Flat out transformation

A small basic house previously divided into two small flats is totally transformed into a contemporary inner-city townhouse

Designed by Karsten Architectural Design

From the designer:

Project Description

This small basic house, in central Nelson, has been totally transformed into a contemporary inner-city townhouse. The house was previously divided into two small flats, one upstairs and one downstairs.

All internal walls were removed, from the lower floor, to create an open plan living space.

A steel beam replaced the load bearing wall and was left exposed to show the structure.

The existing concrete roof tiles were replaced with corrugated Colorsteel, and a new room was added to the back side of the lower floor.

Before renovation: the house was previously divided into architecture, building, cottage, facade, home, house, neighbourhood, property, real estate, residential area, roof, black, gray
Before renovation: the house was previously divided into two flats – one on the ground floor and one on the upper floor

Design Features and Creative Solutions

The house is located on a busy street, and privacy was desired, hence the top floor two new large windows that are screened by fibreglass mesh, which is commonly used to build walkways on commercial fishing boats in Nelson's harbour. This creates a stealth profile from the street and introduces some square contemporary forms to the exterior of the home.

The steel pergola on the front of the house also creates a clean contemporary form to the exterior and grounds what is otherwise a large two storey wall.

A new fence with rendered exposed concrete plaster, over concrete blocks housing a planter, was built in compliance with Nelson City Council rules to create a private courtyard on the sunny side of the house. Sliding doors open the living space to courtyards on both sides.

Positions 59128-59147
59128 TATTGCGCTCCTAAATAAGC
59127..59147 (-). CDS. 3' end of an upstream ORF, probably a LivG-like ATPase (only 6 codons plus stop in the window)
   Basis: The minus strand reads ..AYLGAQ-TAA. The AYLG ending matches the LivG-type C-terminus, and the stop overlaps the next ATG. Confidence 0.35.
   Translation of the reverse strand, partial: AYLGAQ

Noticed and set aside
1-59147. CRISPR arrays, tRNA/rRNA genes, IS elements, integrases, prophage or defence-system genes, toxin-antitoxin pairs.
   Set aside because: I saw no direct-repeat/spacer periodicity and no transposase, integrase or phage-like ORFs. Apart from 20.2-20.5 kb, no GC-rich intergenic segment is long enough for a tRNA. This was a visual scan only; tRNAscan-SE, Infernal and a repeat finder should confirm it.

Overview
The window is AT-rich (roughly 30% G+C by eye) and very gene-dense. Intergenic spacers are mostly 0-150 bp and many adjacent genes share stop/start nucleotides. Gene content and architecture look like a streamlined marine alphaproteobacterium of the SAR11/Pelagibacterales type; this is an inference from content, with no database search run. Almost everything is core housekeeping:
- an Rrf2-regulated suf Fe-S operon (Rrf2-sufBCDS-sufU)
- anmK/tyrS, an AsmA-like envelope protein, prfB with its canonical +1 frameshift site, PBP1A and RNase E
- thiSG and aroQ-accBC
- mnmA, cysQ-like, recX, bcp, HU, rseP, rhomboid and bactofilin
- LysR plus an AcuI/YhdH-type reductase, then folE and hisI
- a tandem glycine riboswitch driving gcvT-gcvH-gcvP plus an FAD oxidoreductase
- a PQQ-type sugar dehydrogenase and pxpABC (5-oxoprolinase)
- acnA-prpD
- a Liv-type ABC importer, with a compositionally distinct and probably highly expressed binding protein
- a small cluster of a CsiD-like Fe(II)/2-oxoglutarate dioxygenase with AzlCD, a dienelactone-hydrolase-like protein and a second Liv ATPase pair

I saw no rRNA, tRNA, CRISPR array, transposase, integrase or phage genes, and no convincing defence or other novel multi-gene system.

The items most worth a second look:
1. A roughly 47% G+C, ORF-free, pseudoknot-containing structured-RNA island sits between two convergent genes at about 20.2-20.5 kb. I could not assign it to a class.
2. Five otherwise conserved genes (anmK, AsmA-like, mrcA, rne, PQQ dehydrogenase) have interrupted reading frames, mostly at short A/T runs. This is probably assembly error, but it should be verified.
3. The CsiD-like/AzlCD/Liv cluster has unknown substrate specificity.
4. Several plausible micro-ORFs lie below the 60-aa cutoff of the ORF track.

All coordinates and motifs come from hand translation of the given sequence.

The client has a large art collection and the surfaces and structure were kept neutral to enhance the art and furniture.

The kitchen is immaculate. Cupboard doors on the face of the breakfast bar have a Laminam tile, which was chosen because of its texture. All surfaces are a matt finish including the honed granite benchtop.

Careful consideration has gone into the textures of the interior finishes.

The existing concrete slab floor was exposed and sanded. Existing Hardie weatherboards to the upper exterior remained and were painted, and the lower exterior was finished with Exotec panels.

The neutral and subtle combination of colours and textures is the feature of this very tasteful home.

Project Summary

Teamwork was the key for this project on which we worked closely with interior designer and owner Ana Stevenson through the project.

Credit list

Building design
Karsten Architectural Design
Steven Mead
James Hardies Weatherboard
Interior and kitchen design
Ana Stevenson
Kitchen manufacturer
The Sellers Room

Story by: Trendsideas

Photography by: Mark Turner

26 Jul, 2019

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